The new 15-minute phone and in-person meetings, known by the company’s employees as “the daily hug,” have been critical to keeping the management team tightly focused on meeting these goals. During the huddles, leaders of each location discuss what is going on at the company, share a daily metric that measures progress toward their goals and bring up any “stuck” points where obstacles need to be cleared. “It really is powerful in being able to react quickly to market change,” says Nardini.

What makes the huddles effective is that everyone in the company knows the big-picture goals of American Metals Supply, thanks to the One Page Strategic Plan. Given that the seven locations each serve a market at a different stage of maturity, Nardini and her team have decided it made sense for each location to set its own quarterly goal. These, in turn, flow into a companywide profit goal.



Creating a One Page Strategic Plan has also influenced the firm’s culture. For instance, the entire team now knows the company’s purpose: “Advancing the American Dream, One Life, One Customer, One Building at a Time.”

“My grandfather started the company at one location with $7,000, when my dad was in high school,” says Nardini. “We feel like we’ve built the American Dream for our family, and we are able to help employees with their future and their livelihood.” The company offers a generous 401(k) and profit-sharing plan to underline that commitment.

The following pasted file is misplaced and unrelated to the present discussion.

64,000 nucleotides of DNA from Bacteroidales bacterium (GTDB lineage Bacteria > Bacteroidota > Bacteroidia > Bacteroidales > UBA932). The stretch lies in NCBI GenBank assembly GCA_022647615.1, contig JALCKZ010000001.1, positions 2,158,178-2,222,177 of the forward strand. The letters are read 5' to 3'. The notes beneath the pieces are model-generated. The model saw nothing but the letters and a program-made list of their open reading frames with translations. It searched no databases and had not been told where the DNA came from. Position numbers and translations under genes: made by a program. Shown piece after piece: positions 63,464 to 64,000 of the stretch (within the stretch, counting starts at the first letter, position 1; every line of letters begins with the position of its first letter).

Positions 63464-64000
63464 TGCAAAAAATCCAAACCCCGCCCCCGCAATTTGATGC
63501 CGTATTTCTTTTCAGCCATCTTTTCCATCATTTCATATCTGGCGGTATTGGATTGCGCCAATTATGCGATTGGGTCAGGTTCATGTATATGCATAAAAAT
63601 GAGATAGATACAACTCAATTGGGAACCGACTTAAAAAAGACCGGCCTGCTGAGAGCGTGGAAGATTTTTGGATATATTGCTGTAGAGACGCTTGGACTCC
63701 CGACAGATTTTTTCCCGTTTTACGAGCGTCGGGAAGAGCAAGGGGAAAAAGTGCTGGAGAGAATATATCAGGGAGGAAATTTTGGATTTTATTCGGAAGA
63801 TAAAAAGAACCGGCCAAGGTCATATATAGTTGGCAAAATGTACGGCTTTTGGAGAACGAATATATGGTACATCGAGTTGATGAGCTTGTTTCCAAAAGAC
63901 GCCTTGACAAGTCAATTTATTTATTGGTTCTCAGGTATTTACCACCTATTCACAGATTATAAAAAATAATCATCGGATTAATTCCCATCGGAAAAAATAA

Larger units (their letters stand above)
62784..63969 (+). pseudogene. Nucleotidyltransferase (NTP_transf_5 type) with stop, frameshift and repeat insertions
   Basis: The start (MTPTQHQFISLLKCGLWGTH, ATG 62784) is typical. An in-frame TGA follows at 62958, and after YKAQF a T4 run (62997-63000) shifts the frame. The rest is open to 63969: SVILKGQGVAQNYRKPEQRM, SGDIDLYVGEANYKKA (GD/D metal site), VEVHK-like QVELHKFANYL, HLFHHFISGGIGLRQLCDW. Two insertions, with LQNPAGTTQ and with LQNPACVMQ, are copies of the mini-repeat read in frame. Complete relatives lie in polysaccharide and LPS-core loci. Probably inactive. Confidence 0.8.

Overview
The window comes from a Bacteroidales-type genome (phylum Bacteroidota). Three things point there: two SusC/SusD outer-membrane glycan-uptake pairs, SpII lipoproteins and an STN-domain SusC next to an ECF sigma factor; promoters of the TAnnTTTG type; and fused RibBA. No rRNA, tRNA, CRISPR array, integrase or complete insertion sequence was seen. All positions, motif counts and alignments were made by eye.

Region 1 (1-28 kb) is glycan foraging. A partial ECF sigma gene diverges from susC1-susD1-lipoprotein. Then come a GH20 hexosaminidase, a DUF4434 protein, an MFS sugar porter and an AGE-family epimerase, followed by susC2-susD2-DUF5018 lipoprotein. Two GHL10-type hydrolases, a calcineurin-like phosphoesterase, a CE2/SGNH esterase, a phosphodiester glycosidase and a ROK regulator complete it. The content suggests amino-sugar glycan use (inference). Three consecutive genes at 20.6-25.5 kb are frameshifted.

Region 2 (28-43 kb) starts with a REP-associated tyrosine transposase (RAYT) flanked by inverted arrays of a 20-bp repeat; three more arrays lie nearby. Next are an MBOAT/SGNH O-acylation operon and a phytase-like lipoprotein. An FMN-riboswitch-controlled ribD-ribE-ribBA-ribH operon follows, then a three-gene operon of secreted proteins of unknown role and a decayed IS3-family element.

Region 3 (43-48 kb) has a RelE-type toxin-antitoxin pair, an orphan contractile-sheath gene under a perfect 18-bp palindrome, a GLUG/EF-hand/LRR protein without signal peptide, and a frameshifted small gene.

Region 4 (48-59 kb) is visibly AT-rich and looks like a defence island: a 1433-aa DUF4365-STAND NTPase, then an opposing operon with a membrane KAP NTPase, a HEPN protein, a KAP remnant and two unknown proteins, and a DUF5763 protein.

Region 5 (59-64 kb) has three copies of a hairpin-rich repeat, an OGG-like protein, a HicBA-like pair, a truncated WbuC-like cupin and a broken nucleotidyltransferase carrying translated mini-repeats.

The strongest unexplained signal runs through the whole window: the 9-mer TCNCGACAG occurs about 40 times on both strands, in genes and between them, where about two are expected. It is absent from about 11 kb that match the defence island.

The same commitment to the American Dream extends to the contractors and construction firms it serves. “The business supports construction, a symbol of American dreams across the country,” she says. 

To make sure it serves those clients well, the company created a three-part Brand Promise focused on this. The Brand Promise is: “Right Product. Right Place. Right Price.”

“We will get the right product to our customer,” Nardini explains. “We deliver to customers’ businesses and job site locations. The price they’re quoted is the price they are billed. We are accurate and fair. We’re trying to offer the right price to make our company competitive and able to win work.”

American Metals Supply has begun surveying its customers for the first time to make sure they are happy with the service they have received—another strategy recommended in the workshop. “We had never done that in our 50-year history,” says Nardini. The company now uses the Net Promoter Score, which asks customers how likely they are to recommend the firm to others.

Nardini has also followed another recommendation from her coach and hired an HR executive, called the “director of employee engagement,” a title the firm never had in the past. “It’s helping to create the culture vs. checking off boxes,” she says. Her next step will be to learn TopGrading, a system for recruiting and hiring employees who fit the firm’s culture.

 “It’s not like we have it all figured out yet,” says Nardini. “But we now have the framework of what we need to fill in and what we need to work on and plan to keep us aligned going forward. It’s something that can be used for many years. We’re looking forward to continuing our work on it.”